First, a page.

The above story is based on materials provided by Association for Psychological Science. Note: Materials may be edited for content and length.


Cite This Page:

Association for Psychological Science. "Money and mimicry: Examining the psychological effect of money and how it affects our behavior and emotions." ScienceDaily. ScienceDaily, 1 July 2011. <www.sciencedaily.com/releases/2011/06/110629171241.htm>.
Association for Psychological Science. (2011, July 1). Money and mimicry: Examining the psychological effect of money and how it affects our behavior and emotions. ScienceDaily. Retrieved October 20, 2014 from www.sciencedaily.com/releases/2011/06/110629171241.htm
Association for Psychological Science. "Money and mimicry: Examining the psychological effect of money and how it affects our behavior and emotions." ScienceDaily. www.sciencedaily.com/releases/2011/06/110629171241.htm (accessed October 20, 2014).

Share This



More Science & Society News

Monday, October 20, 2014

Featured Research

from universities, journals, and other organizations


Featured Videos

from AP, Reuters, AFP, and other news services

Your Birth Season Might Determine Your Temperament

Your Birth Season Might Determine Your Temperament

Newsy (Oct. 20, 2014) A new study says the season you're born in can determine your temperament — and one season has a surprising outcome. Video provided by Newsy
Powered by NewsLook.com
How Nigeria Beat Its Ebola Outbreak

How Nigeria Beat Its Ebola Outbreak

Newsy (Oct. 20, 2014) The World Health Organization has declared Nigeria free of Ebola. Health experts credit a bit of luck and the government's initial response. Video provided by Newsy
Powered by NewsLook.com
Ebola Worries End for Dozens on U.S. Watch Lists

Ebola Worries End for Dozens on U.S. Watch Lists

Reuters - US Online Video (Oct. 20, 2014) Forty-three people who had contact with Thomas Eric Duncan, the first person diagnosed with Ebola in the U.S., were cleared overnight of twice-daily monitoring after 21 days of showing no symptoms. Rough Cut (no reporter narration). Video provided by Reuters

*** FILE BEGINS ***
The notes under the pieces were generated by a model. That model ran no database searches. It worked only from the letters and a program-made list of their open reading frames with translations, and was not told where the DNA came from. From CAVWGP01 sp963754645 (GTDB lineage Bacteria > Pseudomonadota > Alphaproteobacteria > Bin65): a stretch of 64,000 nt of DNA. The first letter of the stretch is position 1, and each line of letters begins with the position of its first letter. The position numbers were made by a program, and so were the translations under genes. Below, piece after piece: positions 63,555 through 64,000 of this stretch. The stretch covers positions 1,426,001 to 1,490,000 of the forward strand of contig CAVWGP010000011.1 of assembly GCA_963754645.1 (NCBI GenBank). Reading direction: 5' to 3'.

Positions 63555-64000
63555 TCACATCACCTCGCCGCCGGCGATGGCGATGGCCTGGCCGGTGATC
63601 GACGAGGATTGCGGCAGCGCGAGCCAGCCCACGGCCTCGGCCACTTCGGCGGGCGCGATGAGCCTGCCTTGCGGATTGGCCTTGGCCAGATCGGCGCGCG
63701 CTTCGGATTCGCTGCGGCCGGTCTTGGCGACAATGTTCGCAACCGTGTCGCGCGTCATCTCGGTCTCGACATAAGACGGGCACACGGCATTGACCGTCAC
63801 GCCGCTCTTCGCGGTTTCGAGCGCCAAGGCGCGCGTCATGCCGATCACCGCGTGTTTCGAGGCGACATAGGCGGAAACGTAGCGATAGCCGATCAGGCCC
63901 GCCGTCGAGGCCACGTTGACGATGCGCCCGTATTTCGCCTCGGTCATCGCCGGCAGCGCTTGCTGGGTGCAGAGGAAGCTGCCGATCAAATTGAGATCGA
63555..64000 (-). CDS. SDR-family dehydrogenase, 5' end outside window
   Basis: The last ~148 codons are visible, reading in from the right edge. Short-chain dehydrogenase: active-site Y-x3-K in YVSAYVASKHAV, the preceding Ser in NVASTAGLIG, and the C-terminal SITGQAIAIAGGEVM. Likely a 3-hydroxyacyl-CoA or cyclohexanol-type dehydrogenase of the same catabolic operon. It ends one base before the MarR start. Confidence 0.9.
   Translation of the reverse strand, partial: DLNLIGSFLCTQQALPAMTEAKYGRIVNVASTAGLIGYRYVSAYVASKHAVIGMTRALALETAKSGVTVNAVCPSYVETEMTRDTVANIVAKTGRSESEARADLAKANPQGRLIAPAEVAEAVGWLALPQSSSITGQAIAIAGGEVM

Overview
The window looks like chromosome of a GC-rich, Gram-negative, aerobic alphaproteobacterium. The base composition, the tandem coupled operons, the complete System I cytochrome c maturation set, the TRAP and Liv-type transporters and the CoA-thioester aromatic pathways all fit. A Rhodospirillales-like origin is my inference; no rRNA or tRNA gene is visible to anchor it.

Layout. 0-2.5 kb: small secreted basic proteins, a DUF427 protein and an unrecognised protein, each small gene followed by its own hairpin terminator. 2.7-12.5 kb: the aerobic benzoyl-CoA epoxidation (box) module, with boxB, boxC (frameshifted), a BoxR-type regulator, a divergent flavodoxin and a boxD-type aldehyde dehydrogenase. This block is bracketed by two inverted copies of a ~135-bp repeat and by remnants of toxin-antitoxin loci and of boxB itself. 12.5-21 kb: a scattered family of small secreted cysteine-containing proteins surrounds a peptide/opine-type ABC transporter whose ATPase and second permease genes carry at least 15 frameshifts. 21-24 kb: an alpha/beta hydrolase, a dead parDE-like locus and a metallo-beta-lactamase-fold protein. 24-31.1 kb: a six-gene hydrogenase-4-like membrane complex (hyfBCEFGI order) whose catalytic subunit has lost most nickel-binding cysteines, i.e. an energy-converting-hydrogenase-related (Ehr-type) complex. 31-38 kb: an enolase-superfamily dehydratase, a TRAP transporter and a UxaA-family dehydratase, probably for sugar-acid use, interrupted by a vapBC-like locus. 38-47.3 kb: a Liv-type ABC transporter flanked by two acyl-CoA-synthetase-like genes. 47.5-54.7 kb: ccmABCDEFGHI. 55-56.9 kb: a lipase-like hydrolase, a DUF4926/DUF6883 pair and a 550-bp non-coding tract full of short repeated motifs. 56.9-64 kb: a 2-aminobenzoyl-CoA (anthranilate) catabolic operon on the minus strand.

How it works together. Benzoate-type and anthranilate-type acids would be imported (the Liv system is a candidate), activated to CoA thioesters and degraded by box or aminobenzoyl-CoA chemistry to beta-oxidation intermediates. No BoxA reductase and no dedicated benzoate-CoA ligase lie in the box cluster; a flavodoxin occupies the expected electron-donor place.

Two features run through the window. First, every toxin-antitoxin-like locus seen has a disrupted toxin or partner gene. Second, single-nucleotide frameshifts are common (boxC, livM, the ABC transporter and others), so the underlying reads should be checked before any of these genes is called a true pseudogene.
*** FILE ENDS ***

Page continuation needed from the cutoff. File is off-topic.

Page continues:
Powered by NewsLook.com
Would A Travel Ban Even Work In Stopping Ebola Spread?

Would A Travel Ban Even Work In Stopping Ebola Spread?

Newsy (Oct. 19, 2014) The U.S. currently isn't banning travel from Ebola-stricken areas, but it's at least being considered. Some argue though it could be counterproductive. Video provided by Newsy
Powered by NewsLook.com

Search ScienceDaily

Number of stories in archives: 140,361

Find with keyword(s):
Enter a keyword or phrase to search ScienceDaily for related topics and research stories.

Save/Print:
Share:

Breaking News:

Strange & Offbeat Stories


Science & Society

Business & Industry

Education & Learning

In Other News

... from NewsDaily.com

Science News

Health News

Environment News

Technology News



Save/Print:
Share:

Free Subscriptions


Get the latest science news with ScienceDaily's free email newsletters, updated daily and weekly. Or view hourly updated newsfeeds in your RSS reader:

Get Social & Mobile


Keep up to date with the latest news from ScienceDaily via social networks and mobile apps:

Have Feedback?


Tell us what you think of ScienceDaily -- we welcome both positive and negative comments. Have any problems using the site? Questions?
Mobile: iPhone Android Web
Follow: Facebook Twitter Google+
Subscribe: RSS Feeds Email Newsletters
Latest Headlines Health & Medicine Mind & Brain Space & Time Matter & Energy Computers & Math Plants & Animals Earth & Climate Fossils & Ruins